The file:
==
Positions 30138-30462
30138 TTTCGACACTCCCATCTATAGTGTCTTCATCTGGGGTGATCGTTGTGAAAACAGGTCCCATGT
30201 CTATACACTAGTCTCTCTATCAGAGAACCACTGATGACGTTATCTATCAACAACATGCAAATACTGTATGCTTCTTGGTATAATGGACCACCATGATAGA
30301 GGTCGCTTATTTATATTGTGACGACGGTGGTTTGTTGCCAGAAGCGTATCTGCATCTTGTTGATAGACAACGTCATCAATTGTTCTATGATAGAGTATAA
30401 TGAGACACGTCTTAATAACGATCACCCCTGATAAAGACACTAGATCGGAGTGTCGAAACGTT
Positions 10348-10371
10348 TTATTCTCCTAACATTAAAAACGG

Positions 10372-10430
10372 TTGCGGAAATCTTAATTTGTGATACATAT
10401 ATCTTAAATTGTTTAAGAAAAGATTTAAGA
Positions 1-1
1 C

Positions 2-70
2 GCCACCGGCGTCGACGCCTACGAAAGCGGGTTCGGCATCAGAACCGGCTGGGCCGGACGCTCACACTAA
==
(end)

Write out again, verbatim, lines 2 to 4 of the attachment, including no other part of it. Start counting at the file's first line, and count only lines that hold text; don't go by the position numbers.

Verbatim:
30138 TTTCGACACTCCCATCTATAGTGTCTTCATCTGGGGTGATCGTTGTGAAAACAGGTCCCATGT
30201 CTATACACTAGTCTCTCTATCAGAGAACCACTGATGACGTTATCTATCAACAACATGCAAATACTGTATGCTTCTTGGTATAATGGACCACCATGATAGA
30301 GGTCGCTTATTTATATTGTGACGACGGTGGTTTGTTGCCAGAAGCGTATCTGCATCTTGTTGATAGACAACGTCATCAATTGTTCTATGATAGAGTATAA